JD Davison was not sure how NBA Draft night would unfold, so on June 23 he gathered with a small group of family and friends at home in Alabama and hoped for the best. There were some anxious moments as the second round began to race by, but Davison said he remained unaffected.
“I was telling my family, ‘It’s going to happen. It’s coming,’ ” he said Tuesday. “And my agent finally called me, and it happened.”
The Celtics used their lone pick, No. 53 overall, to select Davison. It was lower than the former McDonald’s All-American expected to go, but he acknowledged that his lone season at Alabama did not quite go as planned.
He averaged 8.5 points, 4.8 rebounds, and 4.3 assists while shooting 30.1 percent from the 3-point line. Davison said he believes the congested nature of the college game held him back a bit, and that he should be better positioned to thrive in the NBA, where floor spacing creates a cleaner canvas.
Crimson Tide coach Nate Oats said in a telephone interview Tuesday that it was clear at the start of the season that Davison intended to go on to the NBA, no matter how his freshman year unfolded.
“It was disappointing to see him drop [in the draft],” Oats said. “He didn’t have the best year, to be honest. It’s the first time in his life he’s actually had to compete for minutes and bring it every day. But he’s got a bunch of upside. He’s super athletic.”
Expectations were high for Alabama, which won 26 games and reached the NCAA Tournament’s Sweet 16 the previous season. But after climbing as high as sixth in the national rankings, it stumbled down the stretch and finished 19-14.
Davison was recruited to be the team’s floor general but started just five games and never emerged as a vocal leader. Oats said that during the pre-draft process, several NBA teams called with questions about why Davison was so quiet.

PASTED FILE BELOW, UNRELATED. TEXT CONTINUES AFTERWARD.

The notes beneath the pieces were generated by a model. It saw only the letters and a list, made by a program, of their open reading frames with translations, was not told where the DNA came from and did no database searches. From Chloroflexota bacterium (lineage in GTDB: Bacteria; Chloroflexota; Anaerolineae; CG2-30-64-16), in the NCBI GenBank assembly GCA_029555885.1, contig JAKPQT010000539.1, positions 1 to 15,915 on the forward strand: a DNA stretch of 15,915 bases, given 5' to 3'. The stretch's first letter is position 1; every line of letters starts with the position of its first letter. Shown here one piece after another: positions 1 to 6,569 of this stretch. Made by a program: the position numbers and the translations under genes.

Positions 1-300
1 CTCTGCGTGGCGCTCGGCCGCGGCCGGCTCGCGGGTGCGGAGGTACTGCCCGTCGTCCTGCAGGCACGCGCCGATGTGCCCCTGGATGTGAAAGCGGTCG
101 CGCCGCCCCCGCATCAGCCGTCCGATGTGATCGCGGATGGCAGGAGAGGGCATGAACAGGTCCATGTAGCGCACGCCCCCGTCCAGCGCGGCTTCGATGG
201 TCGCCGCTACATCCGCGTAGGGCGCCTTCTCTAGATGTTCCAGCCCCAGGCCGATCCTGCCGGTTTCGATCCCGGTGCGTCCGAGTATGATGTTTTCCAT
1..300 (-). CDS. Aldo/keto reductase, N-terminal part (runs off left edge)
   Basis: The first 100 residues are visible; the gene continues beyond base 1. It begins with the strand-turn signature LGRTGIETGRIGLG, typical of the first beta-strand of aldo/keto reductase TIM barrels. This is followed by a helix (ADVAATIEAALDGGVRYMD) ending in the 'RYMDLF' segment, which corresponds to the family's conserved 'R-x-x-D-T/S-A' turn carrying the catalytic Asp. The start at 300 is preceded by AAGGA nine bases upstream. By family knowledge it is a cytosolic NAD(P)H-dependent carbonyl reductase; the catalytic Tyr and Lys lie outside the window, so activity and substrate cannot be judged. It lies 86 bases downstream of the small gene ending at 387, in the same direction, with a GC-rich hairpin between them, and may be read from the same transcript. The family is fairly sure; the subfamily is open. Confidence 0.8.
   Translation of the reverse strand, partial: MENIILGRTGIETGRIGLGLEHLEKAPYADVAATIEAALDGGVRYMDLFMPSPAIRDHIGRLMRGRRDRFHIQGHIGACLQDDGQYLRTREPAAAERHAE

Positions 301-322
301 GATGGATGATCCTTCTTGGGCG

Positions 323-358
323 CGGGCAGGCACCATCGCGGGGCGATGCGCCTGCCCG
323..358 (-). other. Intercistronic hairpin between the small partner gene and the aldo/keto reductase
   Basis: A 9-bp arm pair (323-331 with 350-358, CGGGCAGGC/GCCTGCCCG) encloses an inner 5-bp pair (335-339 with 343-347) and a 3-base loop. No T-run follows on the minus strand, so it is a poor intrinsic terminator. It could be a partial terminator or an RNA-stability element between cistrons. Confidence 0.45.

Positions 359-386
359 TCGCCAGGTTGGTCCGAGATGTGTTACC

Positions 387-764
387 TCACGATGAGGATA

“I’ll be interested to see how much he opens up as he gets to know the [Celtics] coaches and the team,” Oats said. “Until you get to know him he’s super quiet, and even once you do get to know him he still doesn’t speak up enough, in my opinion. As a point guard he’s going to have to learn how to speak up a little more.”
Oats said that Davison has excellent vision as a passer, but that his ball-handling needs refining. Sometimes, Oats said, defenders flustered Davison during his dribble, leading to errant passes.
But Oats added that Davison’s athleticism and physical gifts are impossible to ignore. He called his vertical leap “ridiculous,” and said that his dunks tended to be spectacular.
Oats recalled one sequence in a game against Houston when Davison had an acrobatic putback dunk that was followed by a similarly mesmerizing blocked shot. Davison was never scared of a big moment, Oats said.
And although Davison is still learning how to play elite defense, his athleticism at least gives him the necessary tools.
“He needs to show that he wants to be a great defender,” Oats said. “If him getting on the floor is dependent on him being a good defender, my guess is he’ll figure that out. Being in the same organization as Marcus Smart is a good thing for him.”
Davison already seems to grasp how much this franchise values that skill set. When asked Tuesday what stood out about the Celtics, he did not hesitate before answering.
“Really got to play defense,” he said. “They have the best defense in the league.”
Davison said he’s eager to learn from players such as Smart and Malcolm Brogdon. And since there is so much backcourt talent in front of Davison, he and the Celtics will be in no rush. This partnership will not be forced.
“It’s an organization where they win,” Davison said. “I knew I could come in here and get better every day. I was very happy.”